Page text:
More likely, we’ll use a combination of currently common input mechanisms (mouse and keyboard) along with gestures made using the fingers and some spoken commands that are contextually understood by our computers.

The computer could understand what you mean when you say:

Mail this to Joe.

The computer knows what content you are looking at, and knows who Joe is, so it can act on the command. You wouldn’t have to baby step through a command sequence.

Rather than Bernstein-on-crack arm flapping, a trackpad-like surface that could interpret finger movements as gestural input is one possibility. The fingers are capable of repeatedly making very precise motions without tiring – think of how complicated and precise writing can be. Your hand may tire after a while, but finger gestures would be only one input method.

I’ve also thought a bit about completely non-graphical interfaces. What information can be as easily or more easily communicated audibly? Do I really need to see movie time listings? Weather information? Dictionary definitions? Think of how many simple questions you “ask” your computer throughout the day – who won the game tonight? When does that movie open? How much is that new book? The problem is that to get the information they want, users must currently think “data retrieval” rather than conversationally or simple Q&A. You’ve already formed the question in your mind, so why should you have to reformat it to fit the interface?

I recognize that the input method is only one small part of Raskin’s vision for THE. I plan to write a bit about the other aspects in the future.

Drag and Drop to the Dock

My idea of triggering the single application Expose view by hovering a dragged item over the Dock works great (theoretically!) if an application already has a window or document (or two) open. What if you attempted to drag and drop an object onto an application that had no open windows? What about applications which are not open at all? The obvious solution is to create a new document containing the dragged object, assuming the application can indeed handle it, regardless of activation state.

  • For pictures dragged to an image viewer, a copy of the image would be opened in a new window. For iPhoto, this would add it to the library.
  • Text snippets would create new documents in text editors.
  • Any type would open a new mail message containing the dragged object in e-mail apps. For links to movies and images, the link itself would be placed in the body of the message, not the movie or image.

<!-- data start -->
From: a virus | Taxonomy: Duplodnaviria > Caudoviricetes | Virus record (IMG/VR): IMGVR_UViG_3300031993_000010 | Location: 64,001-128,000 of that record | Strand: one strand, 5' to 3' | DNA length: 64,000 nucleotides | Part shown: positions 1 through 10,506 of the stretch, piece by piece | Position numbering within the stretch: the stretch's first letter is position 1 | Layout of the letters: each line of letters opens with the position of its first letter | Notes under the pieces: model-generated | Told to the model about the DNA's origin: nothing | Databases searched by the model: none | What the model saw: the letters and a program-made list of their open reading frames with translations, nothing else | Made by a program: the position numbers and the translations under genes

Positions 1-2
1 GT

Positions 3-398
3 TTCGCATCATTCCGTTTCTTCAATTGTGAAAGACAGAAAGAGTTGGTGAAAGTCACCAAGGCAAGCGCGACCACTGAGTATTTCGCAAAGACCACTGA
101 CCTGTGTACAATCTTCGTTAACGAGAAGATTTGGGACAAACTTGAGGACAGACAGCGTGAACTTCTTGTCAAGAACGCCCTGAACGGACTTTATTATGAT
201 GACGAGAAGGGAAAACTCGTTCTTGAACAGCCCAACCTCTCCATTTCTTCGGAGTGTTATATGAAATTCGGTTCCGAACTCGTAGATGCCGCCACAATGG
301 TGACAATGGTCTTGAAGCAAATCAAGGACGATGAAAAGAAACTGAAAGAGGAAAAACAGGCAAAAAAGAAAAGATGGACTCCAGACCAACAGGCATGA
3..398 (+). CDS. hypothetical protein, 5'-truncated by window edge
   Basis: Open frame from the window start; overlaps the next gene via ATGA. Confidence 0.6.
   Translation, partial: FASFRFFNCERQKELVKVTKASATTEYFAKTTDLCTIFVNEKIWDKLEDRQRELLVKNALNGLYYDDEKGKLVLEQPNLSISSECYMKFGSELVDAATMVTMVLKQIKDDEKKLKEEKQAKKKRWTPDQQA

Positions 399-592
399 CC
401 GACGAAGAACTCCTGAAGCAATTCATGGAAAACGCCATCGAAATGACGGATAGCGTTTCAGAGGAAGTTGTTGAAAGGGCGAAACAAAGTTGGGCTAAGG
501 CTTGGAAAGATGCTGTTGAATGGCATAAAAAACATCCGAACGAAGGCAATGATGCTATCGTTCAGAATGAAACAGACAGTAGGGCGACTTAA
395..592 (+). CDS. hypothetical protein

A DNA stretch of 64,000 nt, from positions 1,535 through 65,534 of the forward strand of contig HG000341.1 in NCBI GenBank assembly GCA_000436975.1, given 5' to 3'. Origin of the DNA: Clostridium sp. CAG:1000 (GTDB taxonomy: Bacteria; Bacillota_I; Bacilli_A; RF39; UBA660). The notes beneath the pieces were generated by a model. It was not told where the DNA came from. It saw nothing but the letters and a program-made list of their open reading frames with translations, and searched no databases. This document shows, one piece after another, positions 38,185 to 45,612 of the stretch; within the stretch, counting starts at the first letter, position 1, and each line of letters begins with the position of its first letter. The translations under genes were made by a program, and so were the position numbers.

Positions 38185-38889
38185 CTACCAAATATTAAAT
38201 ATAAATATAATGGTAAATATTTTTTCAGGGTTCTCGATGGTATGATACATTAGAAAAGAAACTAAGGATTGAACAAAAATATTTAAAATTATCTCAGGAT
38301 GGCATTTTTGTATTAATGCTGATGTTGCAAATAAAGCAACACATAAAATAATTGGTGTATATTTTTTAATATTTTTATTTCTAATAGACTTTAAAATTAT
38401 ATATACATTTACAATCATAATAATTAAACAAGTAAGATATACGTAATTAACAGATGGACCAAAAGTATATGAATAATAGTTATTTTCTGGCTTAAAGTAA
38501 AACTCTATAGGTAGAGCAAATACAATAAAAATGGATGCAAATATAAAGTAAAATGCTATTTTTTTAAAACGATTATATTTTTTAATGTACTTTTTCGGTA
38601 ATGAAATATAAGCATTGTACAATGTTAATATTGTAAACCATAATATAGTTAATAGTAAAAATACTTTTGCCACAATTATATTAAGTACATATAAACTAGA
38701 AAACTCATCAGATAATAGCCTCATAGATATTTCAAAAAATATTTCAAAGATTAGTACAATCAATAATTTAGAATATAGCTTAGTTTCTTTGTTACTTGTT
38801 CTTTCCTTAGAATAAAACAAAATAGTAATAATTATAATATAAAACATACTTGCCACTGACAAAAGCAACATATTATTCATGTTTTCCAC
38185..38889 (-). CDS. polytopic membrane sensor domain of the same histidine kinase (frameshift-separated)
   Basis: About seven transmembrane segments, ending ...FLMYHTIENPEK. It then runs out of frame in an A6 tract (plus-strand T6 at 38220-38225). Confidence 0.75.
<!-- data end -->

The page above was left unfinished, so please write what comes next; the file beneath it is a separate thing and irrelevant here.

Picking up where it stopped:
• Spring objects could create a new canvas to be used as a holding spot.
  • Web links would open a new browser window or tab depending on existing user preference.
  • FTP links would open a new connection. AFP links dropped on the Finder would do likewise.
  • Files dropped on chat clients are tricky. Prompting for a buddy to send the file to seems like the only real choice if no conversations are in progress.

This would really work best in concert with my spring-loaded Dock combined with Expose idea. This portion handles situations in which no document or window is open, eliminating the need to choose one such item as a destination. The single app Expose would handle situations in which an application already presents one or more valid destinations for a dragged object.

For single-window applications whose sole window has been minimized, it would obviously be necessary for it to unminimize to provide an object destination.

Some problems to further ponder:

  • It is probably necessary for the cursor itself to actually hit the Dock icon to initiate the drop. It may even be necessary for the dragged object(s) to stop just outside of the Dock so that the cursor is clearly visible for selecting an application.
  • Would Dock icon-drop created documents come to the foreground or not?
  • Where would items dropped on the Finder’s icon go? The Desktop folder or the frontmost Finder window?

I’m sure there are many other potential problems that I cannot currently imagine.


I’ve been playing with the Flash zooming interface demo that is a part of Jef Raskin’s Humane Interface concept. As noted in the demo itself, it is limited and does not reflect the full capabilities of today’s rendering engines. With that said, it is still easy to see the potential of such a design.

The space is easily navigable and items can be grouped in certain locations. This is a more truly “spatial” UI than that advocated by John Siracusa. A “spatial” metaphor doesn’t really make sense when items can disappear. Sure, a window or desktop can have items arranged spatially, but the value of that spatial representation is greatly decreased as soon as the window is closed or the desktop covered.

My questions about the implementation of the zooming interface:

How is a given object’s zoom level determined?

Does the user have control over an object’s zoom level? Can it be set relative to nearby objects or a global scale?

How would things such as playing media be handled in such a UI? How would I create a playlist of audio files?

I know – just buy the book. Not seeing anything more detailed on the website, I imagine the book delves into specifics.